Despite their intriguing properties, MAX phases to date remain a class of materials overwhelmingly synthesized and studied with conventional approaches that date back to their discovery. With an ever-increasing demand for new and better materials and areas of application, developing new synthesis techniques must be at the forefront of our scientific efforts and cannot be overlooked. Sol-gel chemistry, while being a very traditional approach (especially for oxides), has so far hardly been leveraged within the MAX phase community. As a newly emerging technique to access nonoxide compounds, such as MAX phases, it offers a variety of advantages over classical solid-state chemistry, namely, milder reaction conditions and greater processibility (as previously shown for Cr2GaC). Here, the sol-gel synthesis of the two MAX phase members V2GeC and Cr2GeC, in combination with both conventional and nonconventional (microwave) heating techniques, is presented. In all instances, high yields were achieved, with only minor impurities remaining in the product. This expansion of the method to other members (apart from Cr2GaC) is a critical milestone in proving the technique's viability. Additionally, using simultaneous calorimetry and mass spectrometry, first insights into the underlying carbothermal reduction reaction are presented. Understanding the chemistry and formation mechanism will help broaden the sol-gel-based synthesis technique and increase its applicability.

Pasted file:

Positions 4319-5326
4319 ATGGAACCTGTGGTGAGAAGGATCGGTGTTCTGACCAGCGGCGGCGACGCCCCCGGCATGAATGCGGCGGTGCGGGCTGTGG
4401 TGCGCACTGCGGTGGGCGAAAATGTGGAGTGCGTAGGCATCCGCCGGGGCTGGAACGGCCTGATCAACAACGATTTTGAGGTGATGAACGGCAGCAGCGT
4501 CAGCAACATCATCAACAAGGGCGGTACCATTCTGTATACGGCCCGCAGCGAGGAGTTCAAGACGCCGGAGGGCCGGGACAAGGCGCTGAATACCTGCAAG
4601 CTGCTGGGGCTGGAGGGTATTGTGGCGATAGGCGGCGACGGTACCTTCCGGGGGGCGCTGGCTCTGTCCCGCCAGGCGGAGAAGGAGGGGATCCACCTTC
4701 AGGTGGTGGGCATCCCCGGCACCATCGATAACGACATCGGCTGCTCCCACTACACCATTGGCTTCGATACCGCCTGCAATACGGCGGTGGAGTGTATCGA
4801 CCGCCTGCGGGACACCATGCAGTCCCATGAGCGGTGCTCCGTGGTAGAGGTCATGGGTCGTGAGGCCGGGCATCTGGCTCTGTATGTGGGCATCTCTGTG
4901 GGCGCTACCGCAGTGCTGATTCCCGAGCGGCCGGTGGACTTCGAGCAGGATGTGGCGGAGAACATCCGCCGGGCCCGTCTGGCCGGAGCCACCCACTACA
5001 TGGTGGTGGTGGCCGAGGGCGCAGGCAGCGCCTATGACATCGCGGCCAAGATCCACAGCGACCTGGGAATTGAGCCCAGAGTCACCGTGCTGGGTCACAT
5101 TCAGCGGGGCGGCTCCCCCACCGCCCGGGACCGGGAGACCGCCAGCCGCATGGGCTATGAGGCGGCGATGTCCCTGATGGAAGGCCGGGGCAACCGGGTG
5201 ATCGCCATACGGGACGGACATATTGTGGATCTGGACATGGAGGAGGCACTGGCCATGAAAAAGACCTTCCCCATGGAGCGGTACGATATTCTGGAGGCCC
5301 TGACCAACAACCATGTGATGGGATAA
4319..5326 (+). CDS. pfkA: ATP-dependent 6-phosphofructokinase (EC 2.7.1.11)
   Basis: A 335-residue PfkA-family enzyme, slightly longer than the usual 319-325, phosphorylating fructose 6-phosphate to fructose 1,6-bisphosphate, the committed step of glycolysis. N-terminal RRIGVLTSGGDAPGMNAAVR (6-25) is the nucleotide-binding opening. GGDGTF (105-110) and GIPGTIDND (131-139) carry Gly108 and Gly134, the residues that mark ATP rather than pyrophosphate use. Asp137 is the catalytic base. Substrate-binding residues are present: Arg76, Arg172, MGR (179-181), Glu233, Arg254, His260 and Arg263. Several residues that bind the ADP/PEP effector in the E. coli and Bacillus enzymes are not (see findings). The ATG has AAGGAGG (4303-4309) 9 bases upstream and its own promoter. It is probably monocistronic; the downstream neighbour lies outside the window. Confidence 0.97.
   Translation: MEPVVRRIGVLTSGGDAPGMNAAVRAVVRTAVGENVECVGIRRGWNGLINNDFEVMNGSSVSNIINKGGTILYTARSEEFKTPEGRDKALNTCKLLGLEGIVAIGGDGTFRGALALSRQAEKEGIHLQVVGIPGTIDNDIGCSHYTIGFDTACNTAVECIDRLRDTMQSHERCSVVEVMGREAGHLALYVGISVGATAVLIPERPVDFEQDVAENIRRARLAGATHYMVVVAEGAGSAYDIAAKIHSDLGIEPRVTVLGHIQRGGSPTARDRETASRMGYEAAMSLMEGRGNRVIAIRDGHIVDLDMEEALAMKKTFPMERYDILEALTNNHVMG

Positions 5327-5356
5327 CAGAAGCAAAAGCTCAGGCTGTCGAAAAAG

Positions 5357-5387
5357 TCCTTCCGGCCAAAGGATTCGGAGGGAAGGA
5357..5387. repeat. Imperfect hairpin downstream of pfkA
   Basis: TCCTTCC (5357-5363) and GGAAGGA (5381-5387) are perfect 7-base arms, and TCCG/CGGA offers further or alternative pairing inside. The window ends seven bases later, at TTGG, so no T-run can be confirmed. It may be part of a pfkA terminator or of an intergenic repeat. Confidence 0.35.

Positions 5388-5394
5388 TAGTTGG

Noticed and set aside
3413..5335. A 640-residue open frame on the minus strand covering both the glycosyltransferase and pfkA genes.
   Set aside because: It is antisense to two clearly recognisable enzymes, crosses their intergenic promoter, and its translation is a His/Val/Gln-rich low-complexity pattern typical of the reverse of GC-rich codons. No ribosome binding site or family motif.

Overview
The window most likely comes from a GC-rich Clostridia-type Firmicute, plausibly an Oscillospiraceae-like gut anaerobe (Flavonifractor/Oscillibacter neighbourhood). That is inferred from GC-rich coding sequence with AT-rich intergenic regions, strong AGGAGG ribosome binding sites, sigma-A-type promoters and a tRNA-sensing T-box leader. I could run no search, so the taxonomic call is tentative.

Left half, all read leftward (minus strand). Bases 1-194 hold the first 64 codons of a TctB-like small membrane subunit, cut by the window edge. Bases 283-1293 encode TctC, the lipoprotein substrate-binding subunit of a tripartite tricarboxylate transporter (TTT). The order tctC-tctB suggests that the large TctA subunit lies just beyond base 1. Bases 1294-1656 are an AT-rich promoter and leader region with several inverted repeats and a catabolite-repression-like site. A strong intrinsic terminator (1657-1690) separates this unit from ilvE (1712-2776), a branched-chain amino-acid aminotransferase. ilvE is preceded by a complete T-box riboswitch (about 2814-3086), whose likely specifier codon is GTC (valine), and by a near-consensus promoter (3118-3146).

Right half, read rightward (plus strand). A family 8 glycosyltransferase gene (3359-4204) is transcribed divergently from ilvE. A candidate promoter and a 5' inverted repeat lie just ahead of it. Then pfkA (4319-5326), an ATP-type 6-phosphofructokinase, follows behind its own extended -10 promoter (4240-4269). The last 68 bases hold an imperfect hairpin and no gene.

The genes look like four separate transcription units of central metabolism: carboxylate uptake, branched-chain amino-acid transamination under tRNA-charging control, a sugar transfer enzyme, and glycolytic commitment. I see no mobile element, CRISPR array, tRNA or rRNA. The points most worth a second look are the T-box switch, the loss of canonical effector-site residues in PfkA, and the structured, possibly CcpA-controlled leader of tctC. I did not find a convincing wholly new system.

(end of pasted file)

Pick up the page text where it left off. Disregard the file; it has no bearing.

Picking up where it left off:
ASJC Scopus subject areas
- Physical and Theoretical Chemistry
- Inorganic Chemistry